Family : Arecaceae
Text © Pietro Puccio
English translation by Mario Beltramini
The species is native to the northern coast of Venezuela where it grows in the semi-deciduous forests on rocky or sandy soils, between the 100 and 700 m of altitude.
The exact derivation of the generic term is unknown, the most accredited hypothesis is that it comes from the name “syagrus” given by Pliny the Elder (26/24 A.D. – 79) to a variety of date palms; the specific name is the combination of the Greek adjective “στενός” (stenós) = narrow and “πέταλον” (pétalon) = petal, with obvious reference.
Common names: cococito, corozo, cocuyito, palmita, yaraco (Venezuela).
The Syagrus stenopetala Burret (1932) is a monoecious unarmed tufted species, rarely solitary, with erect or curved stems, 10-15 m tall and of 10-18 cm of diameter, of pale green colour tending to darken in the oldest part and on which are visible the annular traces of the fallen leaves.
The leaves, on short petiole, are pinnate, slightly arcuate, up to about 2,5 m long, with 90-110 pairs of linear leaflets with asymmetrical acuminate apex, rather rigid, irregularly arranged in groups of 2-4 along the rachis and inserted at different angles, but mainly upwards, in the central part 50-70 cm long and 2,3-2,5 cm broad, of intense green colour above, slightly paler below. The foliar basis, 1-1,6 m long, open on the side opposite to the petiole, presents fibrous margins.
Inflorescences among the leaves, up to more than 1 m long, of cream colour, initially enclosed in a woody spathe about 1 m long, with ramifications of first order and unisexual flowers arranged in triads (one female flower between two male ones), but in the terminal part of the rachillas where are present only male flowers, solitary or in pair. Ellipsoid fruits, 3-4,5cm long and of 2-2,5 cm of diameter, of yellow orange colour with apex covered by brown tomentum, containing only one ellipsoid seed 2,5-3,5 cm long and of 1,5-5 cm of diameter.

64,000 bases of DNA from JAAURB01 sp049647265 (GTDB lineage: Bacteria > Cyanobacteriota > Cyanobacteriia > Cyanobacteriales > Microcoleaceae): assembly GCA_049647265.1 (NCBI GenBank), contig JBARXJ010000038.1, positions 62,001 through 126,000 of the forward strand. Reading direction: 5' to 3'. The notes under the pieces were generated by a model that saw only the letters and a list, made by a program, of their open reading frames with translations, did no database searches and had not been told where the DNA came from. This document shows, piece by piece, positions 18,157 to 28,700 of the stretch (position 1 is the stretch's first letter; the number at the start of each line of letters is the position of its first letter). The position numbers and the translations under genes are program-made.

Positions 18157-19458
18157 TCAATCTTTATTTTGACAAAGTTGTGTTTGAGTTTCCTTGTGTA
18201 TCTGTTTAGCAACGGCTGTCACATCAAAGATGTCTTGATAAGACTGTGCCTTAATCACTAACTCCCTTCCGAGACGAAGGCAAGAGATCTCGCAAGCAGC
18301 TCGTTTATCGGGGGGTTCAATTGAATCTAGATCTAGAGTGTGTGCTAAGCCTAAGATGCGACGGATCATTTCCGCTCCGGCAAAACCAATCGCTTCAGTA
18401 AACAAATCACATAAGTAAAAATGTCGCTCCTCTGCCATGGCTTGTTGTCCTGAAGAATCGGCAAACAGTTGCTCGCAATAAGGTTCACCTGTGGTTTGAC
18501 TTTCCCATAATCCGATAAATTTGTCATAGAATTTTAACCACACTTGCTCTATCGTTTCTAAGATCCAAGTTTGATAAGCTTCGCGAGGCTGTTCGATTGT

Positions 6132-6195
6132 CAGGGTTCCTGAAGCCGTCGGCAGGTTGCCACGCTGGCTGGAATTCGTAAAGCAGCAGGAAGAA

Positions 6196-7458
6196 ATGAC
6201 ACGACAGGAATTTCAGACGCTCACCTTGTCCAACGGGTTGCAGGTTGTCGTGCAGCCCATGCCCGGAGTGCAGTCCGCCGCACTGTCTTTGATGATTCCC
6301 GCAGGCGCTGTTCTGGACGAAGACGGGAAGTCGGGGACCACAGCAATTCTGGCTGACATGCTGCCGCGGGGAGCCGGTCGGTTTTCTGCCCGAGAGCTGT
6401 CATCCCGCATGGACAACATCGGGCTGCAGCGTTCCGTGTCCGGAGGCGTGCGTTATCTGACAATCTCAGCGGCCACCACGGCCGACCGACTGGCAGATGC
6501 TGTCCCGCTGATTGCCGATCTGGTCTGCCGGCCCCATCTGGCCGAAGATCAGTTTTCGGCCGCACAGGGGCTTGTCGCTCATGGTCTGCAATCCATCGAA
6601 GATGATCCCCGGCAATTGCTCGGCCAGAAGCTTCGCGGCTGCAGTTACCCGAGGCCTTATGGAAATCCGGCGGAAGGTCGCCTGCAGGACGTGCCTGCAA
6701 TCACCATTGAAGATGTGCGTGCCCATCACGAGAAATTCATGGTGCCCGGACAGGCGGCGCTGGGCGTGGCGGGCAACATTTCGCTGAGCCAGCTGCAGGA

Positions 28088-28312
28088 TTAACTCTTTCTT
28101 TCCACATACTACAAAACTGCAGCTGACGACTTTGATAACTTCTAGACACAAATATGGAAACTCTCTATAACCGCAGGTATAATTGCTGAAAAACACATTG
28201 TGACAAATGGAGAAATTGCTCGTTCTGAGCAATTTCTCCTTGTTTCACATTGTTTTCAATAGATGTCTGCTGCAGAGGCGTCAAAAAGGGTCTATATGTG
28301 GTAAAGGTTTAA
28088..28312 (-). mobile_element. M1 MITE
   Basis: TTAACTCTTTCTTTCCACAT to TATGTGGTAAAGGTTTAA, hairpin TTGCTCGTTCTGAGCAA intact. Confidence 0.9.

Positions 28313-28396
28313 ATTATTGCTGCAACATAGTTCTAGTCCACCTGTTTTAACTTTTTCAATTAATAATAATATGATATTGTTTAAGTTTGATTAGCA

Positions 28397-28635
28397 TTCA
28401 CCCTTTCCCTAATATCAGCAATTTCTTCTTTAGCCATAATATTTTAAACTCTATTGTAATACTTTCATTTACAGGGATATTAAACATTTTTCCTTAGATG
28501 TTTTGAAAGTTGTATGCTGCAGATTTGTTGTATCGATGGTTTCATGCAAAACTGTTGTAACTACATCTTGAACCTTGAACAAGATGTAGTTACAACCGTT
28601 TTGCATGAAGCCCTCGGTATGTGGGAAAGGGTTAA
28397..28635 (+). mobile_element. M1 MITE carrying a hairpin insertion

It reproduces by seed, previously kept in water for 3 days, in draining loam maintained humid at the temperature of 26-28 °C, with germination times of 10-18 weeks.
Considered for a certain period synonym of Syagrus orinocensis, it has been separated and considered as distinct species due to its tufty posture, the different places and sites of origin and other particulars concerning flowers and fruits.
Almost unknown in cultivation, but of big ornamental potential thanks to its thin stems and the elegant foliage, it can be utilized in the tropical and subtropical climate regions where, when adult, it can bear exceptional values of temperature around the 0 °C with possible damage to the foliage.
It requires full sun or partial shade and adapts to various types of soil, provided draining, sandy to clayey, slightly acidic to alkaline, it can bear short dry periods, but it is preferable to irrigate it regularly in the climates with long and dry summers. The fruits are edible, but with fibrous pulp, and utilized for feeding the domestic animals, the stems are employed in the local dwellings.